As a genre, romantic suspense frequently features characters in law enforcement professions. The pairing is a natural one. You have characters who are in some kind of danger or trouble. They need help from others whose job is to defend and protect. Most people in law enforcement are willing to put their lives on the line. The nature of the job is to be in danger. They’re trained in ways to root out evil and fight for right.
When I began writing Hunter’s Quest, I knew that one of the two protagonists would be in law enforcement, but I wanted to go with something a little different. There are plenty of police officers, FBI, and other alphabet agency characters in romantic fiction. In my home state of North Carolina, there have recently been several major stories involving the State Bureau of Investigation and I decided that would do nicely, so my hero is a special agent with the NC SBI.
It really worked out well for the story, though telling you why would be a bit of a spoiler.
Instead I offer an excerpt from near the beginning. To set it up, Kristie Sanford has been driving in the mountains when she’s stunned to hear a rifle shot close by and then a man runs out into the road. He jumps out of the way of her car at the last minute but appears to be injured.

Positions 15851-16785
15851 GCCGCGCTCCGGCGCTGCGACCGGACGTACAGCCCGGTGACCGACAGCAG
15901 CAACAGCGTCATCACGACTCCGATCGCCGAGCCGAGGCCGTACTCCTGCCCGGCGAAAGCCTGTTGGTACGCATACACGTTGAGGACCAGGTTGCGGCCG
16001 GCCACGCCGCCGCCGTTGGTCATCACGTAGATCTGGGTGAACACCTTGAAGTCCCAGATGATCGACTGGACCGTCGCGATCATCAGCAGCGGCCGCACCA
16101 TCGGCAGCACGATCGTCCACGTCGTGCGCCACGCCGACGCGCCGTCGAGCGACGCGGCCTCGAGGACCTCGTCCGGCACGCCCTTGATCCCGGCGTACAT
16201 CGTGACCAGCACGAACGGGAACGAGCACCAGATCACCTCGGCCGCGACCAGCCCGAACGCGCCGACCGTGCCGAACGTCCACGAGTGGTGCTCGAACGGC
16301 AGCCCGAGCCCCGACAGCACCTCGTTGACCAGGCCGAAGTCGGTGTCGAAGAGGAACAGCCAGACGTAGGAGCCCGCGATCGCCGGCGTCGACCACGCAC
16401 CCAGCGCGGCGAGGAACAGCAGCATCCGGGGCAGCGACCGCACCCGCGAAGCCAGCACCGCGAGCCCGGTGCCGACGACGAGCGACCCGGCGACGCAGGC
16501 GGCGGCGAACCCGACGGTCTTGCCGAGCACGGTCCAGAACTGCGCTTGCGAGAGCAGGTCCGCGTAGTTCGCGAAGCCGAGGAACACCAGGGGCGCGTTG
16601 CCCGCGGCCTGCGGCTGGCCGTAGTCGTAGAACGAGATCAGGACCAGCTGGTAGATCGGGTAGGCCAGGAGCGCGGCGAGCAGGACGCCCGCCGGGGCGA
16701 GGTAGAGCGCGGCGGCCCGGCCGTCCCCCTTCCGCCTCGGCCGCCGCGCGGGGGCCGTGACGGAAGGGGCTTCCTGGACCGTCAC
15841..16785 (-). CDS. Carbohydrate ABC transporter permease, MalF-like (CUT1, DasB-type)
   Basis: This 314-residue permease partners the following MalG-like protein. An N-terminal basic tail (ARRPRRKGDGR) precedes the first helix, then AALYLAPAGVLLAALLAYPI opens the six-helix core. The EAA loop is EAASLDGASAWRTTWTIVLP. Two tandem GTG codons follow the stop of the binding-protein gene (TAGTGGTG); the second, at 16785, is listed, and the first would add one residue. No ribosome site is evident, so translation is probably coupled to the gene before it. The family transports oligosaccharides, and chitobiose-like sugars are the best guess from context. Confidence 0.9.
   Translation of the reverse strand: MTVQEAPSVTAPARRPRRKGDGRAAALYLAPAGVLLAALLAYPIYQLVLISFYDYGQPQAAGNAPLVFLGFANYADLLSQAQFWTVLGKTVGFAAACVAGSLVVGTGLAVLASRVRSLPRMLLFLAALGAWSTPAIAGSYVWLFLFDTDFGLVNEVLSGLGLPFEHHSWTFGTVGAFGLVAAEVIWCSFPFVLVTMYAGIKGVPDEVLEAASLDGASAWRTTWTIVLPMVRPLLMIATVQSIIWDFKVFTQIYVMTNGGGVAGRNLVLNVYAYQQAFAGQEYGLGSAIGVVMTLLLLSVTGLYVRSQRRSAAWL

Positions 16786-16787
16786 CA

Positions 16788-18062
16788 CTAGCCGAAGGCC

Kristie Sandford’s vacation is interrupted when a man jumps out in front of her car. She avoids hitting him, but when she stops to see if he’s hurt, he demands she help him escape from the people chasing him. Kristie has an odd “gift”-she occasionally gets warning messages, and she gets one saying he needs her help or he’ll die.
Jason Hunter is an SBI (N.C. State Bureau of Investigation) agent working on his own time searching for a friend, an investigative reporter who disappeared while tracking down rumors of corruption in the bureaucracy of a small, North Carolina mountain town. Jason is grateful to Kristie for rescuing him, but dubious when she insists she has to continue helping him. Kristie is attracted to Jason, but the edge of danger she senses in him reminds her too much of the abusive family she escaped as soon as she could. Still, the message said he’d die if she didn’t help him, and the messages have been right before.
She dragged her cell phone from her purse, hoping, praying even. It still showed the blasted “No Service” message. She tossed it onto the seat and pounded the steering wheel with her fist, then opened the door and approached the man cautiously. He lay on his side, back to her, so she couldn’t see his face. Torn, dirty jeans covered long legs, with well-worn running shoes below. Sweat, dirt, and blood stained the cotton work shirt stretched tight across broad shoulders. Medium brown hair just brushed his collar.
Her stomach clenched tighter when she surveyed the area around him. The tree he’d hit had saved him from a worse fate. A few feet beyond it, the ground dropped off sharply, diving into a ravine some forty feet down. If he’d gone over the edge he would have been seriously injured or killed. She couldn’t even think about what would’ve happened if she’d swerved too much to avoid him.